Steenhuisen, speaking during a broadcast of the DA’s The Inside Track show, said he believes there are “reformers” in the ANC that his party could work with to move South Africa forward. However, he never said the DA was willing to enter into a coalition agreement with the governing party.
“At no stage in that interview did I say we would enter into a coalition with the ANC as it stands today. I was asked whether we would work with them and I said yes we would work with them. But working with them does not necessarily mean a coalition,” Steenhuisen said.
Steenhuisen said the debate on coalition politics in the country was long overdue, especially ahead of this year’s local government elections.
He said his party’s primary focus was to reduce the ANC’s majority to below 50% in as many municipalities as possible in order to create a new “rational centre” in South Africa’s political landscape to fight radical policies and socialism.
“We are going to have to work together across party lines if we are to succeed in getting rid of Busisiwe Mkhwebane, the Public Protector. If we all just sit in our little voting blocks and we don’t find common ground on this, she is going to continue to be the Public Protector and there will be long-term damage to both that office and South Africa,” Steenhuisen said.
According to the DA leader, his party had already extended “a hand of friendship” to President Cyril Ramaphosa in Parliament about his reform agenda and also tabled several bills that would give life to the president’s reform agenda.
“The people, who have either wilfully or intentionally tried to misrepresent what was said, are trying to say what does this mean and if the DA will collapse into the ANC, absolutely not.
“What I did say very clearly though was that the time is coming [to work together] because our country is in a very difficult space. You’ve seen the unemployment figures, the economy is not growing, services are crumbling and municipalities are falling apart.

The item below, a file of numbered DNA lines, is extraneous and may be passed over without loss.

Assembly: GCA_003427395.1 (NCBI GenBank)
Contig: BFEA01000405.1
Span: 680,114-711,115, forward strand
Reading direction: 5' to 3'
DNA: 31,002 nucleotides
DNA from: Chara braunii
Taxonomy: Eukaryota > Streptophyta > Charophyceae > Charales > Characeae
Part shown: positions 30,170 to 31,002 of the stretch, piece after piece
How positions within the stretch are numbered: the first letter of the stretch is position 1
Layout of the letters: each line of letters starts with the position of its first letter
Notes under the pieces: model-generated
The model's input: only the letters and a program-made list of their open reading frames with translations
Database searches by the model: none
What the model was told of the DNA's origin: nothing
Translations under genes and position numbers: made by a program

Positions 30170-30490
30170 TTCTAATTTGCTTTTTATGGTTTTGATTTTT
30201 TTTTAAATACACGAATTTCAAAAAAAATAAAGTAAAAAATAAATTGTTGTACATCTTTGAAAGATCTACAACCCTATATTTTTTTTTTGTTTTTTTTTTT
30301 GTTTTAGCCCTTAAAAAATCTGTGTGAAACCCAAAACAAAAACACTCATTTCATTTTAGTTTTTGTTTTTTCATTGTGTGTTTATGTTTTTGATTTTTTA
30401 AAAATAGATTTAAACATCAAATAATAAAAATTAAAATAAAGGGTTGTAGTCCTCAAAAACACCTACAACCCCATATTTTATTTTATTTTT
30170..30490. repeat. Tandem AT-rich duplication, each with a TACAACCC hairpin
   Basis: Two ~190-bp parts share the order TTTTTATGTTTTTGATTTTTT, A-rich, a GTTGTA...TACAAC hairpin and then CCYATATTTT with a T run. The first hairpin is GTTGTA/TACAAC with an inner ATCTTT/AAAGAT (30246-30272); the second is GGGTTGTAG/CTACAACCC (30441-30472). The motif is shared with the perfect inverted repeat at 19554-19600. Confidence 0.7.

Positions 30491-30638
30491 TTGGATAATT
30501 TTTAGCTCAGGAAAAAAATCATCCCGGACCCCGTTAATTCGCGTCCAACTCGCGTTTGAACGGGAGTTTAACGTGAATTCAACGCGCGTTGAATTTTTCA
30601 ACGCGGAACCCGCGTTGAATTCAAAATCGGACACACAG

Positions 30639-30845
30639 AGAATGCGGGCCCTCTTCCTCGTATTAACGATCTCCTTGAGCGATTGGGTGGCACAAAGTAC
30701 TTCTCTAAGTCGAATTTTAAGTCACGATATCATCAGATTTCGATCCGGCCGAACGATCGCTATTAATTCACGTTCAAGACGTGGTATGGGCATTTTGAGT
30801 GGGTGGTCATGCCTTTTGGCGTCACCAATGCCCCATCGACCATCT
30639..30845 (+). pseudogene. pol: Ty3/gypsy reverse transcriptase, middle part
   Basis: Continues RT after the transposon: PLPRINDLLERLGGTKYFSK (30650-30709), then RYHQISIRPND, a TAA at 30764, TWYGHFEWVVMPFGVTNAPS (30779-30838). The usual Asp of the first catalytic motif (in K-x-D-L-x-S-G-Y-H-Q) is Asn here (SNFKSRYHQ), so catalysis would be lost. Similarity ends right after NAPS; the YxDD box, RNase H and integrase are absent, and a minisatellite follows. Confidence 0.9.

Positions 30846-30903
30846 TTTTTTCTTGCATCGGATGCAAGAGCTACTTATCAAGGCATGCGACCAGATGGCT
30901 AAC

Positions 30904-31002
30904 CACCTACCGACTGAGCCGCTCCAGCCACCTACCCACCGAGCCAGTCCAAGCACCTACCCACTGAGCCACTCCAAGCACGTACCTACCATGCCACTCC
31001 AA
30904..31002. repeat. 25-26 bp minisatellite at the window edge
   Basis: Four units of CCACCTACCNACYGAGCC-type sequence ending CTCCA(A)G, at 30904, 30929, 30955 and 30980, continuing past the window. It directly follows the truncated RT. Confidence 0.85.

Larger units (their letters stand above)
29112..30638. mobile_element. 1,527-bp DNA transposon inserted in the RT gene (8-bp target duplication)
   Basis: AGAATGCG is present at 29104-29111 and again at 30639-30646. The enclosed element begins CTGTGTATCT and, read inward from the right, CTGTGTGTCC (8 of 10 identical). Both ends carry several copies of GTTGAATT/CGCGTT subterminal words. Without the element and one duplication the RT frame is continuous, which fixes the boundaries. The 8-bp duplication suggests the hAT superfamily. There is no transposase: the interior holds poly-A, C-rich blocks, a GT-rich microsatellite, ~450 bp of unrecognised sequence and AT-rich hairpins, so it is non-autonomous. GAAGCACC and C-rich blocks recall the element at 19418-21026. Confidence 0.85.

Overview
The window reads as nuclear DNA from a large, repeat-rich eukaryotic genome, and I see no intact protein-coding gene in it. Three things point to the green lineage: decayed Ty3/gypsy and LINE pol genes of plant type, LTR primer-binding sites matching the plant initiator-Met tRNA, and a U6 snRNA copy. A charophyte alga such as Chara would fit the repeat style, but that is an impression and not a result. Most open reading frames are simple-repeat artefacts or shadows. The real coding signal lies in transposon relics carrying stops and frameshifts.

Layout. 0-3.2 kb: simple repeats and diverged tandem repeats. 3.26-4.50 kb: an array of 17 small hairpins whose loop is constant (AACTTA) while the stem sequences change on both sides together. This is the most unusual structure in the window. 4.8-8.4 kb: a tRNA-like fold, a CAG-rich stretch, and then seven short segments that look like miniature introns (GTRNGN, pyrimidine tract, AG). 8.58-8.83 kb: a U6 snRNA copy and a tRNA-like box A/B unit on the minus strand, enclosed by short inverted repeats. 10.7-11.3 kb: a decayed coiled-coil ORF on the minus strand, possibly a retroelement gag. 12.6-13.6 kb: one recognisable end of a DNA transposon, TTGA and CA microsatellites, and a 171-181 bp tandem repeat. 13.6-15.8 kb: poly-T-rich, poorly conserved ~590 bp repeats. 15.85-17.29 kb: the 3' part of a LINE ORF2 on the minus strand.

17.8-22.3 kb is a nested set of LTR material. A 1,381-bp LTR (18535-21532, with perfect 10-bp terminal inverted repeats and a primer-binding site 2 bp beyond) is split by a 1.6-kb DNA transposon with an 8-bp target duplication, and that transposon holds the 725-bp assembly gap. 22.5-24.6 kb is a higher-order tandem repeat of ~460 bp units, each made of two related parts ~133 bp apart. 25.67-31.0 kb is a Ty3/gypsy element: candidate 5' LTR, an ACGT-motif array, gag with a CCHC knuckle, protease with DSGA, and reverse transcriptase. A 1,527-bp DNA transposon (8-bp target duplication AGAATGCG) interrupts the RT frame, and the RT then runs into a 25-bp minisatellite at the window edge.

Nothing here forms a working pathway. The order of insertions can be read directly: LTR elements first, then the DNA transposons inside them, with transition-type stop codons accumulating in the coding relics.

“There has to come a time the reformers and the rational centre come together to act in the best interests of South Africa. That doesn’t necessarily mean a coalition, it could mean a working arrangement around how we get a majority in places like Parliament.”
Asked whether the DA would ever go into coalition with the ANC, Steenhuisen said: “No, not in the current form of the ANC. The primary focus that we all have to have in SA is to bring the ANC below 50%. We’ve got to get them out of power to ensure that glue of patronage doesn’t hold them together any more and it will give the reformers space to be able to strike out in a new direction.”
Meanwhile, DA Federal Council chairperson Helen Zille said Steenhuisen’s comments were not the party’s new position on coalitions.
Zille said people also misunderstood her when she spoke about the realignment of South African politics back in 2008 when she led the party.
“I started talking then about how we need to realign politics… they thought it meant getting all the opposition parties together. And how best to depict it [the realignment of politics], came to me very strongly and very clearly after the 2014 election when the EFF got a foothold for the very first time,” she said.
At the same time, the DA announced this week it had filed a complaint with the Press Ombudsman following the Sunday Times article, arguing that Steenhuisen’s views were not accurately reflected.